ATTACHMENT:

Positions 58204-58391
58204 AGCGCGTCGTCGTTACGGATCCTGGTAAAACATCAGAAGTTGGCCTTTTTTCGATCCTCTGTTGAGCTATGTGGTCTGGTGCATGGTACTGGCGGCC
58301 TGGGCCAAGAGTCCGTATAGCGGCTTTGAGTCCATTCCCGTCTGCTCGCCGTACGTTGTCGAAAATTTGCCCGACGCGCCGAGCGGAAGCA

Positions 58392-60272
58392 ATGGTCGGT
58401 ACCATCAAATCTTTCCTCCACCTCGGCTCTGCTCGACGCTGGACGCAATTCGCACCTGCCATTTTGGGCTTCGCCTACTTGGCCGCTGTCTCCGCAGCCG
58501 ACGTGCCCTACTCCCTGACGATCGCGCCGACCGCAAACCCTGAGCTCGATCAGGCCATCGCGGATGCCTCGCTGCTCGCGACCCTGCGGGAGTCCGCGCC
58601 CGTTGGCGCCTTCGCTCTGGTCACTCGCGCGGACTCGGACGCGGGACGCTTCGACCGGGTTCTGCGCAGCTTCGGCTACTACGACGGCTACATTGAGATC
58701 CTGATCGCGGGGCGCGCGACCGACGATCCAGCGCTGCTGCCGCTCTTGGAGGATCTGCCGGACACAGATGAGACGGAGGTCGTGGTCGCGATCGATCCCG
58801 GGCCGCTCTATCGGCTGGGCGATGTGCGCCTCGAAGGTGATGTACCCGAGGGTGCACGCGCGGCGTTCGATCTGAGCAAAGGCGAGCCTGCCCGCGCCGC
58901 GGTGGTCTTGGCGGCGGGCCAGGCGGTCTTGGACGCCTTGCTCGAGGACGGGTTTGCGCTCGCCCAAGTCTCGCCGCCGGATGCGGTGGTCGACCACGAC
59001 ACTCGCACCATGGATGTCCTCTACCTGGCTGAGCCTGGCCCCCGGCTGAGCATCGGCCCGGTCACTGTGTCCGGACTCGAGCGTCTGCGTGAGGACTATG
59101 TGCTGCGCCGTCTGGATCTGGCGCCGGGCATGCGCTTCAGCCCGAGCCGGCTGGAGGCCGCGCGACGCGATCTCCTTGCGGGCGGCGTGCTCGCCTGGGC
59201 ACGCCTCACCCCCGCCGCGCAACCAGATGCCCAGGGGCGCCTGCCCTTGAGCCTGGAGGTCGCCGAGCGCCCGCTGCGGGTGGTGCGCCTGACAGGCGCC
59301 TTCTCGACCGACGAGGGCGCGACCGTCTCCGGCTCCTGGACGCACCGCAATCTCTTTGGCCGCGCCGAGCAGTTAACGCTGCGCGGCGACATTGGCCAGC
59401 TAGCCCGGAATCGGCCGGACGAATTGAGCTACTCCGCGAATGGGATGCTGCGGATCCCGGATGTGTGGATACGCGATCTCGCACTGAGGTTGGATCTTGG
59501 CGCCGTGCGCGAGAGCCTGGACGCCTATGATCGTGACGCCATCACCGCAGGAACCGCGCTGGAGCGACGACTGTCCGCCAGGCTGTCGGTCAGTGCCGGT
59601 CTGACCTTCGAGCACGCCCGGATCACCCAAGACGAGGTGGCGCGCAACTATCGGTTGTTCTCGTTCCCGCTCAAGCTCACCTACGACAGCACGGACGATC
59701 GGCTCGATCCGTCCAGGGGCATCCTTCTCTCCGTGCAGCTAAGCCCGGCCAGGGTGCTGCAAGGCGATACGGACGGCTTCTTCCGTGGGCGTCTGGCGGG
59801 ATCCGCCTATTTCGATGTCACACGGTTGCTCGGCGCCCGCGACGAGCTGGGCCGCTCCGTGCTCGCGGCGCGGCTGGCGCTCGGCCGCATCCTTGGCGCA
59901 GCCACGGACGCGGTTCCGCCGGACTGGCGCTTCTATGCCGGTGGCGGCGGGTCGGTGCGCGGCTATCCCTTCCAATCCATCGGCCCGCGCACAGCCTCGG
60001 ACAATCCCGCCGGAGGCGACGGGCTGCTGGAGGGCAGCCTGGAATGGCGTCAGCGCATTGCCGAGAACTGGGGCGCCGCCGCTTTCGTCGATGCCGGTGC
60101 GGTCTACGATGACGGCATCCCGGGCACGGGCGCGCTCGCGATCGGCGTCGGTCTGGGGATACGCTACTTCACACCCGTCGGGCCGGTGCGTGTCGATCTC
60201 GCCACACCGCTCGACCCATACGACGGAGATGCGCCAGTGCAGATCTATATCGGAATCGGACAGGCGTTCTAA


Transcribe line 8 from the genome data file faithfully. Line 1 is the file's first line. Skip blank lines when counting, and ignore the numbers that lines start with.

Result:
58601 CGTTGGCGCCTTCGCTCTGGTCACTCGCGCGGACTCGGACGCGGGACGCTTCGACCGGGTTCTGCGCAGCTTCGGCTACTACGACGGCTACATTGAGATC